I read somewhere that the reason why Venus has a runaway greenhouse effect and Earth doesn't is the former's inability to form separate tectonic plates due to slightly higher temperature softening the then-cooling tectonic plate, preventing its fracture and thus disabling the $\mathrm{CO}_2$ scrubbing function of tectonic activity, which absorbs $\mathrm{CO}_2$ from air by rock weathering and then puts it back into the mantle. And once $\mathrm{CO}_2$ is a runaway in the atmosphere $\text{H}_2\text{O}$ and $\text{SO}_2$ will join forces with it multiplying the greenhouse effect. Therefore, the surface temperature of Venus rose to astonishing values long before life formed on Earth. Is this theory at least possibly correct?


Venus orbits the Sun at 0.723332 AU. As solar radiation follows an inverse square law, the intensity of the Sun at the top of Venus's atmosphere is almost twice that for the Earth ($\frac1{0.723332}^2\approx1.9113$). Even when the solar system was young and the Sun was considerably dimmer than it is now, Venus received 1/3 more solar radiation at the top of its atmosphere than the Earth does now. Unlike the Earth, Venus did not suffer a faint young Sun problem.

That faint young Sun was perhaps instead a blessing for Venus. Many have argued that shortly after cooling off, Venus started as wet planet, like the Earth. The intense and increasing solar radiation eventually resulted in Venus undergoing a wet greenhouse process. Instead of being a trace gas in the Earth's atmosphere, water vapor may well have been the dominant gas in Venus's atmosphere. Thanks to the potency of water vapor as a greenhouse gas, this resulting in a vicious positive feedback loop. The increased water vapor raised Venus's surface temperature, resulting in even more evaporation/boiling. Meanwhile, at the top of the atmosphere, solar radiation dissociated water vapor. The hydrogen slowly escaped, eventually leaving Venus more or less free of water in any form.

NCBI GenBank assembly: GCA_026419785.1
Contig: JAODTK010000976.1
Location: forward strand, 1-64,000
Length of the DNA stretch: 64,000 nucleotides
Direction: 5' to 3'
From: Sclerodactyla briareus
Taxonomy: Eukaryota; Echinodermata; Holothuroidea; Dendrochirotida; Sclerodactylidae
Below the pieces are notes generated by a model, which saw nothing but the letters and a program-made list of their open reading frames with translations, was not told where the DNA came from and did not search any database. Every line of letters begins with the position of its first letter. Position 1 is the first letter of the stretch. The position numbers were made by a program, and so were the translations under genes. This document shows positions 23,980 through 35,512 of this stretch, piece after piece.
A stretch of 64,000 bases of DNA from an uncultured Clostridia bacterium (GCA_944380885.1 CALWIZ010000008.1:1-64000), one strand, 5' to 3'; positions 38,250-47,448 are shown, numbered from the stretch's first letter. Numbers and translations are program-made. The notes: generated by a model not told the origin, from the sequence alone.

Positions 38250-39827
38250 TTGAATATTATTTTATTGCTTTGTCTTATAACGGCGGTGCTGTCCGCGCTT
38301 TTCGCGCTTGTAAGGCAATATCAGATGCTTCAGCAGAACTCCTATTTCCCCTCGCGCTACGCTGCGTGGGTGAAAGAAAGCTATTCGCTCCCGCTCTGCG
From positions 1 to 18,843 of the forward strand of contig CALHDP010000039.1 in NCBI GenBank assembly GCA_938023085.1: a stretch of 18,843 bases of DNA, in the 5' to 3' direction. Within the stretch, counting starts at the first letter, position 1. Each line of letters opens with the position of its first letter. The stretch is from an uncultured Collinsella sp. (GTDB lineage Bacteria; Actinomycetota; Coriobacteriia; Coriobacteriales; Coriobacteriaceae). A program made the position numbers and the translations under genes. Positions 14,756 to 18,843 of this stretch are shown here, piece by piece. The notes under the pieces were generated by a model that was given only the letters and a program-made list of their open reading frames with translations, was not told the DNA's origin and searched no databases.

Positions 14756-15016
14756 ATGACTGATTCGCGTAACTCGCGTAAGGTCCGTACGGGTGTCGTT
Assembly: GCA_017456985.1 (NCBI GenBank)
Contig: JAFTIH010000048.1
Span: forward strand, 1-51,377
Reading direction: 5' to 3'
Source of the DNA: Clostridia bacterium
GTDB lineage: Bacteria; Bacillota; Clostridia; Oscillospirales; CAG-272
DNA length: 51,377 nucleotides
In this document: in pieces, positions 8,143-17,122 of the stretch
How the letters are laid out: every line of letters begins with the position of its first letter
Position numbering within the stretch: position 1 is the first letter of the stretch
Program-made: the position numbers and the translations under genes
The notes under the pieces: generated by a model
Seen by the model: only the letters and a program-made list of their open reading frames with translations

Water may be necessary as a lubricant for plate tectonics. Whether or not this is the case, Venus does not have plate tectonics. It instead has a stagnant lid geology, punctured occasionally by extreme vulcanism (Siberian traps level vulcanism, and then some). This eventually released some of Venus's deep carbon reserve into its atmosphere. The end result is a planet void of water with a very thick carbon dioxide atmosphere.

| improve this answer | |

Your Answer

By clicking “Post Your Answer”, you agree to our terms of service, privacy policy and cookie policy

Not the answer you're looking for? Browse other questions tagged or ask your own question.